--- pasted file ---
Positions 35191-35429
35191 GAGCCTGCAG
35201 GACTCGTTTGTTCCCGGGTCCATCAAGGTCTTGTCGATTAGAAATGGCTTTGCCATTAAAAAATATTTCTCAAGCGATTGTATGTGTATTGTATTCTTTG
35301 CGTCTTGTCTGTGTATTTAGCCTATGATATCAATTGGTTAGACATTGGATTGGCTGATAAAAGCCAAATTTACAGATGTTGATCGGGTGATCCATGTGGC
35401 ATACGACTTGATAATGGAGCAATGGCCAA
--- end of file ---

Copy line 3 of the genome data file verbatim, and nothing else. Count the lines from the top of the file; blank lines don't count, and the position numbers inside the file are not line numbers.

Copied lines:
35201 GACTCGTTTGTTCCCGGGTCCATCAAGGTCTTGTCGATTAGAAATGGCTTTGCCATTAAAAAATATTTCTCAAGCGATTGTATGTGTATTGTATTCTTTG